Regardless, it tanked. But maybe it was just an idea that was ahead of its time. Today, I’d love more healthful alternatives in fast food, on those days when I only have a few minutes to run out and drive-thru. I think it’s an idea whose time has come…again.

David Livingston
Guest
14 years 4 months ago

I see this as a great opportunity. Just look at how well the hot food bars are doing in Whole Foods. The line at lunch time is pretty deep at the store I go to. I’ve seen conventional supermarkets install an organic salad bar.

Some of the newer, more upscale fast food restaurants seem to be hinting they want to move in that direction. It might be easier just to put the word “organic” on the menu in a few spots and see how well it is received.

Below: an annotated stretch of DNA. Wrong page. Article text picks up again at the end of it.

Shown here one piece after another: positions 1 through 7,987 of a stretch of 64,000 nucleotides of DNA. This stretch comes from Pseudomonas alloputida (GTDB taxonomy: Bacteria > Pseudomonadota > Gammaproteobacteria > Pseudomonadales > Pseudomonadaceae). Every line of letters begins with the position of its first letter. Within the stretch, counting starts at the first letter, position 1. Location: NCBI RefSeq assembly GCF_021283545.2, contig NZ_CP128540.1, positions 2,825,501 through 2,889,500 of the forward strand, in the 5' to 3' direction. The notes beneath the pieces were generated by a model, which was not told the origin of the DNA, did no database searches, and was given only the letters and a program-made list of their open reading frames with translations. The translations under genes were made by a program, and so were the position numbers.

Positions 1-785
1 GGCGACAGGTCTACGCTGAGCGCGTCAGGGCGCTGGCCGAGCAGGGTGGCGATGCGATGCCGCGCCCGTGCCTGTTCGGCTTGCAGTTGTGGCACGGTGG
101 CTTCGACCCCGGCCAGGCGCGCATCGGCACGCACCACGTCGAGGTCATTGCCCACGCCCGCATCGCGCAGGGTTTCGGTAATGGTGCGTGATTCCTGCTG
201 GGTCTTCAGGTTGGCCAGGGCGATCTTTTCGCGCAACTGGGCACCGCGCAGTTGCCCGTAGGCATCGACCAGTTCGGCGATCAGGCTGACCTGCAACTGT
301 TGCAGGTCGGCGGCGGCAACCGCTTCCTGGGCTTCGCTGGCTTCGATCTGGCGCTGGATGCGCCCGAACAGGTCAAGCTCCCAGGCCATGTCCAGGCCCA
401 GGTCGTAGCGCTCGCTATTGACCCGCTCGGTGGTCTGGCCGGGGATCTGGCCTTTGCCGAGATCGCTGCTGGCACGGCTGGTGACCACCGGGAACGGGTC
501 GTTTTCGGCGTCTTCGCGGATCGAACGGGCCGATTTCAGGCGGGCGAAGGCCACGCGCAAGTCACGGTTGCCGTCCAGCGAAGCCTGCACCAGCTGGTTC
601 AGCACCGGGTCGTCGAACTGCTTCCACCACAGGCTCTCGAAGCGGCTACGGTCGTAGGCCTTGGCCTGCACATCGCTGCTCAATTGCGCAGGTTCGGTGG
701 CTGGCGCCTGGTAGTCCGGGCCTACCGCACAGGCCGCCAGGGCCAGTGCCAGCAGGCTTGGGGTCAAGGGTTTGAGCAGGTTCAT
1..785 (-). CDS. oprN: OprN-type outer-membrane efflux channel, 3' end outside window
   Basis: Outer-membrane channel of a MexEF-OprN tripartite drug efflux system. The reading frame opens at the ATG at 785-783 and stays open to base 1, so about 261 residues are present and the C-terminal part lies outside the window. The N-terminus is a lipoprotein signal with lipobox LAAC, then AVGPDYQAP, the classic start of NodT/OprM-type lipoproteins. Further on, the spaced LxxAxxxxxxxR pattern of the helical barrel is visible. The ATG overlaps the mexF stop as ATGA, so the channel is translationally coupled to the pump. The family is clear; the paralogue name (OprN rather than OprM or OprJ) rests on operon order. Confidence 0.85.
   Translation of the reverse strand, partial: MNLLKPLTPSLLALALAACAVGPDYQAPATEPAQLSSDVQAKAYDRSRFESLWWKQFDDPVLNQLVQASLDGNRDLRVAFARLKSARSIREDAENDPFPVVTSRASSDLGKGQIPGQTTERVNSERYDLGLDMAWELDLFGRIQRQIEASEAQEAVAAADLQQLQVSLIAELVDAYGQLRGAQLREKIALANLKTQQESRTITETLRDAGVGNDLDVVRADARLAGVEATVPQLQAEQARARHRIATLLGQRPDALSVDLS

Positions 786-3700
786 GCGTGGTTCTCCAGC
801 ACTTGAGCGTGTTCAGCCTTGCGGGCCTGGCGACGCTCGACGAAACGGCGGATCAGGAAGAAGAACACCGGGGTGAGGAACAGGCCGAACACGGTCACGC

David Biernbaum
Guest
14 years 4 months ago

The market opportunity for a company to do in foodservice what Whole Foods has done at retail is still untapped, and the opportunity is simply waiting for the right company and the right brand to put it together and pull it off–just the right way. Fast food is a reality in our busy, fast-moving culture even for consumers that are required, or desire, to eat healthy–fast.

Max Goldberg
Guest
14 years 4 months ago

An important question is whether the “organic revolution” will stick. Is it a fad or a long-term eating decision? Some QSRs will offer organics, test price points and see how consumers respond. Others will stick with healthier fare and maintain lower price points. The same could be said for foodservice companies.

Joel Warady
Guest
Joel Warady
14 years 4 months ago